As a practicing criminal defense attorney, most of my work comes from representing people charged with serious criminal offenses. Sometimes I do handle traffic cases, and my experience in that area of the law (as well as my own personal experiences from getting stopped for speeding!) has taught me a few simple rules one should follow when an officer stops your vehicle for a violation of the traffic laws. Here are a few rules that might prove helpful to both you and the officer, and possibly improve your chances of getting some help with your ticket when you get to court.
1. DO pull your car over as soon as possible when the officer turns on his blue lights. You don’t want to continue down the road looking for a place to pull over and make the officer think you’re trying to evade or otherwise disobey the flashing lights–it would be a bad way to begin the interchange between you and the officer, and you might need his help on down the line to get some relief from the citation.
2. DO NOT unfasten your seat belt or begin fumbling in your glove compartment or console looking for your license, insurance card or registration until the officer approaches and asks you to do. Even though your intentions may be good, the officer doesn’t know that, and he may think you’re looking for a weapon. Remember, he doesn’t know who you are–you could be a wanted serial killer or a law abiding citizen. Make him feel safe and things will get off on the right foot.
3. In that vein, DO place your hands on the steering wheel in plain view so the officer can see them. He’ll know you don’t have a weapon and will feel more secure when he approaches your vehicle.
4. DO NOT attempt to exit your vehicle until the officer asks you to do so. Some officers might view this as a form of aggression, so just sit still to he gets to your car and asks you to get out.
5. DO be courteous and follow his commands as quickly and efficiently as possible. Remember, officers are people just like us, and their job is to enforce the traffic laws of the state, county or city in which they work. Most of these officers are professional and courteous, and if you act the same way towards them, it may benefit you on down the line.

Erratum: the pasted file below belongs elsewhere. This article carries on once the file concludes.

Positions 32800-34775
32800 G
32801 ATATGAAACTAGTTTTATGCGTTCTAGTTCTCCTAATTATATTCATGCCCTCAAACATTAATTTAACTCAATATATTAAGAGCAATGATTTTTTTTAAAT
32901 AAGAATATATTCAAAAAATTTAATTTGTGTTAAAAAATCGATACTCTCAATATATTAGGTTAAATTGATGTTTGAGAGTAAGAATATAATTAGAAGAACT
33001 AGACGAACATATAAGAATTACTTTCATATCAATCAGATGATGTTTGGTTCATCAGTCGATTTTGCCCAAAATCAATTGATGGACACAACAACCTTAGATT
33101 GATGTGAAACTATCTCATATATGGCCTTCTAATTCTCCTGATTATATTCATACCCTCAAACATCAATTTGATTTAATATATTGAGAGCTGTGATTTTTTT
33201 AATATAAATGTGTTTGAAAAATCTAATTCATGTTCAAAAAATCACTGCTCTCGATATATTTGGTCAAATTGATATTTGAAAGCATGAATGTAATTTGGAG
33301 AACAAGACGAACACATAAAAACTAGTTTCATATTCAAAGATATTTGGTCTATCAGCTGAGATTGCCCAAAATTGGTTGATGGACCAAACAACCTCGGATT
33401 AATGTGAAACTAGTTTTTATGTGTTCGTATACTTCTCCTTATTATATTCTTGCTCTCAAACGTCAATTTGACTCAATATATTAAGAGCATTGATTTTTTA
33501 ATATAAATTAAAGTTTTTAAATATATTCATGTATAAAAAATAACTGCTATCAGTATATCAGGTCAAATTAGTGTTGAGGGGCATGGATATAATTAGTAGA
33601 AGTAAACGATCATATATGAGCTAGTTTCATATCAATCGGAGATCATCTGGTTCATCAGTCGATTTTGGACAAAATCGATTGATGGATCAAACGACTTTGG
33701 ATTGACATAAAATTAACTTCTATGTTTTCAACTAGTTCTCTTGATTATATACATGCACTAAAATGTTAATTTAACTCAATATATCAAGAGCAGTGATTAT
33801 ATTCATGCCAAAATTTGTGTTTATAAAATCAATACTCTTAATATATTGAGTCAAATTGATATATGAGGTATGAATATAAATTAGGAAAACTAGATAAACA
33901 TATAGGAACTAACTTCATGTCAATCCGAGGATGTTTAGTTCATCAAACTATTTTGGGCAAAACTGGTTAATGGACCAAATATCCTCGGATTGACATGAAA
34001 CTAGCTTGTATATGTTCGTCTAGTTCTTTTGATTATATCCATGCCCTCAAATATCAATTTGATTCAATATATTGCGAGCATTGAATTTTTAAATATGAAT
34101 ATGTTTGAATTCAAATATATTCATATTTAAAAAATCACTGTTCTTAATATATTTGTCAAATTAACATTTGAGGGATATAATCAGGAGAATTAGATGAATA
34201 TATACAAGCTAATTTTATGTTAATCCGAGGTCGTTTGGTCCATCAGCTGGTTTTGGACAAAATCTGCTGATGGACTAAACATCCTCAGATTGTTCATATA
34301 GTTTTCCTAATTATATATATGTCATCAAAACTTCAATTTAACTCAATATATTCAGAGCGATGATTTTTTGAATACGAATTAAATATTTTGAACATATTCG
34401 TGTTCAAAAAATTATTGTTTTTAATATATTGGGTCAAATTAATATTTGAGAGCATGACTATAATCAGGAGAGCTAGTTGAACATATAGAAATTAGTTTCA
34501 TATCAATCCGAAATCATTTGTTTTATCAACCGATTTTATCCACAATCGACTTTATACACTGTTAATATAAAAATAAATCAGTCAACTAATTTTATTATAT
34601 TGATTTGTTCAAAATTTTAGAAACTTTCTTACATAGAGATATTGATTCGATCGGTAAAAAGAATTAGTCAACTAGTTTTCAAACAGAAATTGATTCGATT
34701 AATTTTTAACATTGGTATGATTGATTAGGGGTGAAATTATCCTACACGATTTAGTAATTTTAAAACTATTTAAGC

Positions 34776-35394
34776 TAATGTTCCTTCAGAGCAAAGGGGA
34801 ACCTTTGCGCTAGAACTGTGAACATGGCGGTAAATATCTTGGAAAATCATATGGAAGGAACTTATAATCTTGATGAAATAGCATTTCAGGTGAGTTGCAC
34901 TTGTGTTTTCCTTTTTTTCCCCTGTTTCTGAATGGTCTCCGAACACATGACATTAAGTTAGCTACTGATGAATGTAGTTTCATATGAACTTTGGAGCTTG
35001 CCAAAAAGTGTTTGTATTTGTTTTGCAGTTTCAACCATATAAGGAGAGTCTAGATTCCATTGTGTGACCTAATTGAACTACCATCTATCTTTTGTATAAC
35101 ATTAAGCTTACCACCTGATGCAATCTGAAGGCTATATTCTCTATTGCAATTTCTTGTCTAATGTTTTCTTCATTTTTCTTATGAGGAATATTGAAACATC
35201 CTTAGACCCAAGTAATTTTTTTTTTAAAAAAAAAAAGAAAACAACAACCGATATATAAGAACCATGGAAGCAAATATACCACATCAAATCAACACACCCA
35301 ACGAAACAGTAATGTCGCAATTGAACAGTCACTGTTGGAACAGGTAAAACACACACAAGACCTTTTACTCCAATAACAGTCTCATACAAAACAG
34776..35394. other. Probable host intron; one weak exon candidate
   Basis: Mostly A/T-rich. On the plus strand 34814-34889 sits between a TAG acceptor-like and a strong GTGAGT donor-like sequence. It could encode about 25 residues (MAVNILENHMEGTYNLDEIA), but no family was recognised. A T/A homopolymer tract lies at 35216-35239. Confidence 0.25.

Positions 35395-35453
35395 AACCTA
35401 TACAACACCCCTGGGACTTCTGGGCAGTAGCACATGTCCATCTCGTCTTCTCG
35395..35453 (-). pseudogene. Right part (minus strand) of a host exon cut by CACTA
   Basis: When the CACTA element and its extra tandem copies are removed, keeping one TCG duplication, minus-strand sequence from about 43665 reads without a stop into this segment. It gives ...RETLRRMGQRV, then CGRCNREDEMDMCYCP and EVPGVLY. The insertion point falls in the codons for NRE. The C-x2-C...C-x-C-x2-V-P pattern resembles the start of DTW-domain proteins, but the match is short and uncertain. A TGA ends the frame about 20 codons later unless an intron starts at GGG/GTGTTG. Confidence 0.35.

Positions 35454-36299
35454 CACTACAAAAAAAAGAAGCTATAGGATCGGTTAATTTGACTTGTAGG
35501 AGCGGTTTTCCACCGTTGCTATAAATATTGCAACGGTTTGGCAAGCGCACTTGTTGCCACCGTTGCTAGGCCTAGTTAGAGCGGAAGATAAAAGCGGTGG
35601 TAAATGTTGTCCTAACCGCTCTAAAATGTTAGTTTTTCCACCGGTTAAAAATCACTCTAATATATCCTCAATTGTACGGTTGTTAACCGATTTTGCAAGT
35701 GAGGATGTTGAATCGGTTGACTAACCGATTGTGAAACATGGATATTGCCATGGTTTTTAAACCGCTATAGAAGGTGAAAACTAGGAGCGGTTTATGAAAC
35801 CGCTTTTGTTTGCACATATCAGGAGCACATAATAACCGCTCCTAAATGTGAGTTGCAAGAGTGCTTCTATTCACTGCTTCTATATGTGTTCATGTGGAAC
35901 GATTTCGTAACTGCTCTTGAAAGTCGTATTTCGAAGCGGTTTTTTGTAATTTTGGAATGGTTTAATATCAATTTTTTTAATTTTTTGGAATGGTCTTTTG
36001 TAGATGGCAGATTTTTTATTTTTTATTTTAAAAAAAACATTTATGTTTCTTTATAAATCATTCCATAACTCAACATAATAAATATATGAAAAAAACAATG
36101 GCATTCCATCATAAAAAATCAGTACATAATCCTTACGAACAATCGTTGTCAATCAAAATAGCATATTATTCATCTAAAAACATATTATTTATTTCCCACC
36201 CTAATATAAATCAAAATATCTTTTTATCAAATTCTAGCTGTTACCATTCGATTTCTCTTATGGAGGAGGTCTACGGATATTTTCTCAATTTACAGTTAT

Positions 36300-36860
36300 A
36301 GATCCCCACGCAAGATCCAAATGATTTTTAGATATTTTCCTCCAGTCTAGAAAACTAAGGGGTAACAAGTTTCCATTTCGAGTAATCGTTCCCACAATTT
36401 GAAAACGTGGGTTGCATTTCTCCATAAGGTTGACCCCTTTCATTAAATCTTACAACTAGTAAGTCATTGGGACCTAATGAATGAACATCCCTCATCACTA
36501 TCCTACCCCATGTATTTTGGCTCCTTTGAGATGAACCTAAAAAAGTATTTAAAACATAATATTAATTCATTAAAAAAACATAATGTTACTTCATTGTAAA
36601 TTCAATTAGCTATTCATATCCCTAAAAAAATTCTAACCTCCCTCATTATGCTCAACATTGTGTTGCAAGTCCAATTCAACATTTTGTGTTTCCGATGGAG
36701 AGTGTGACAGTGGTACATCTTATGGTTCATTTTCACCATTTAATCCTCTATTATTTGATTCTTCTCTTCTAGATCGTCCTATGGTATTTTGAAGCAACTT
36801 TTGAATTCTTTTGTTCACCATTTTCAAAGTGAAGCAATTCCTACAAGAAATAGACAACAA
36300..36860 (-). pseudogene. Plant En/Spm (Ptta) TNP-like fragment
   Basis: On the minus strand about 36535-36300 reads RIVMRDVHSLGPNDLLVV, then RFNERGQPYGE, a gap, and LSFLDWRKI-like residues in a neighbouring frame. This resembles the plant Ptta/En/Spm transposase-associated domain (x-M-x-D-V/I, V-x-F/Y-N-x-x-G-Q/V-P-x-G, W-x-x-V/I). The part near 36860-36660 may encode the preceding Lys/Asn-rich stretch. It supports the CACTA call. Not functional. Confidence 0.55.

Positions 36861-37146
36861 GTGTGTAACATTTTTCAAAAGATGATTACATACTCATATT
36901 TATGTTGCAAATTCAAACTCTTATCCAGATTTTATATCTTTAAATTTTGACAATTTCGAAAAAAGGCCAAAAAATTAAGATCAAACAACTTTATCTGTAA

6. DO NOT drop names and tell the officer about all the important people you know–most officers become offended by this type of behavior and feel like you might being trying to intimidate them into letting you off the hook. Keep your relationship with the officer on a one-on-one personal basis and it might be beneficial to you.
7. DO NOT whine or give excuses. Believe me when I tell you that a good traffic officer has heard every story imaginable about why you may have been speeding. Some of the stories may have been legitimate, but I guarantee you that a fair number of them were whoppers, and whoppers cause officers to doubt your credibility. If the officer doubts your credibility, he may be less inclined to help you when you appear before the judge. Remember, you’re aim is to make the officer your ally, because a good recommendation from him in traffic court may mean the difference in your case.
8. If the officer does inquire as to why you were speeding, DO be truthful. Most people get stopped for speeding simply because they weren’t paying attention, and if that’s the case, tell the officer. This may enhance your credibility and help you when it counts.
9. DO address him as “sir” or “officer”. He is there in his official capacity, so refer to him as such. I can almost guarantee you that he will be calling you “Mr.” or “Mrs.” or whatever prefix comes before your name, so return the courtesy.
10. After the stop is over and the officer releases you to go on your way, thank him for acting in a professional manner. This is simple good will, and may help you when you get to court.
The purpose of these tips is twofold–first and foremost, you want to insure the officer’s safety by making him feel secure in his interaction with you, as well as protecting yourself from any impulsive action the officer may take if he feels threatened. Second, you want to engender a good relationship with the officer to possibly enlist his help in helping you answer the traffic citation in court with an eye towards a favorable outcome. Many judges dismiss traffic tickets upon payment of court costs or completion of a drivers safety course. Others reduce the speed charged in the citation to a level where it’s not sent in to your car insurance company. However it’s done, getting a speeding ticket handled can potentially save you a lot of money in insurance premiums over the years. If the officer had a good relationship with you, his recommendation may be very important in achieving this end, and these rules may help.
If you are looking for a Auto Injury Criminal Defense Attorney in Shelby Township, contact The Law Offices of Shaun A. Mansour today for a free consultation!